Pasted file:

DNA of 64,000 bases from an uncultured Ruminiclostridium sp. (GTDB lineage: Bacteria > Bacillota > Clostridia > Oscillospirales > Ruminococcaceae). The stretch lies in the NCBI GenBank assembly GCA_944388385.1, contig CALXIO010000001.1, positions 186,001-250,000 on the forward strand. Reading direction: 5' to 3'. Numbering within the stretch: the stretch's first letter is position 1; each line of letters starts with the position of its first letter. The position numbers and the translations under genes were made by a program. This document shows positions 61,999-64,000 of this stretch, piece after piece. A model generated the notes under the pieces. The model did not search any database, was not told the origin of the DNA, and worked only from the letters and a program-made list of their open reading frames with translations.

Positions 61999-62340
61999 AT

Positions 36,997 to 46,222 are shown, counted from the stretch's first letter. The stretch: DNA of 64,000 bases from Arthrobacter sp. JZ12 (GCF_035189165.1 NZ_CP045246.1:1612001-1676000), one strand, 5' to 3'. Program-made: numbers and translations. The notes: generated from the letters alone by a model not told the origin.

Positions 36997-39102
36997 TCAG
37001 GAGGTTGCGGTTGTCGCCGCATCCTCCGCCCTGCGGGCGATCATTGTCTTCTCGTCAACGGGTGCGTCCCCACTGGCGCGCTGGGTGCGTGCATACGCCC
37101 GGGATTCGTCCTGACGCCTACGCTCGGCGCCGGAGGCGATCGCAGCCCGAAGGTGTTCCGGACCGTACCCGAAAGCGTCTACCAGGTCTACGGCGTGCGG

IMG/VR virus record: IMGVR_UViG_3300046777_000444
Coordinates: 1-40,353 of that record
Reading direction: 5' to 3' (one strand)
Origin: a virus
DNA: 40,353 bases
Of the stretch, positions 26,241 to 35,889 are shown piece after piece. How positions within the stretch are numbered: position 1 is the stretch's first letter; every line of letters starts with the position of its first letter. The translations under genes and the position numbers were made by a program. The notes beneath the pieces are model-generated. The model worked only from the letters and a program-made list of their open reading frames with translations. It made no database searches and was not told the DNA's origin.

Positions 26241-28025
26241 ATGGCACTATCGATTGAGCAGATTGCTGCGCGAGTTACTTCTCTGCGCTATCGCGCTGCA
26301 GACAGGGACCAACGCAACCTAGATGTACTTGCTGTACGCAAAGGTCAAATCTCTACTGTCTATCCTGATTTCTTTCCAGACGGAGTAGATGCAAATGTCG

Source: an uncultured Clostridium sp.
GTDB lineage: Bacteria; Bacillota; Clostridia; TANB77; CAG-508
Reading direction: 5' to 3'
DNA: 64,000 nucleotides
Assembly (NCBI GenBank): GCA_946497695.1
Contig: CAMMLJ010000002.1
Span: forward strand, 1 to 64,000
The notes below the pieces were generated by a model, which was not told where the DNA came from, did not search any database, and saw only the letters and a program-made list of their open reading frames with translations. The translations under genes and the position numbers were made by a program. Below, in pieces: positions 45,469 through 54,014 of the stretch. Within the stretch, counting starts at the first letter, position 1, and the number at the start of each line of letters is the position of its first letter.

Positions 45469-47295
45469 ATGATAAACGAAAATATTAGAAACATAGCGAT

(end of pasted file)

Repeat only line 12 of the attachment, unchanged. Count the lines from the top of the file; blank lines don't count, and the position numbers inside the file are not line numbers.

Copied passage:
Origin: a virus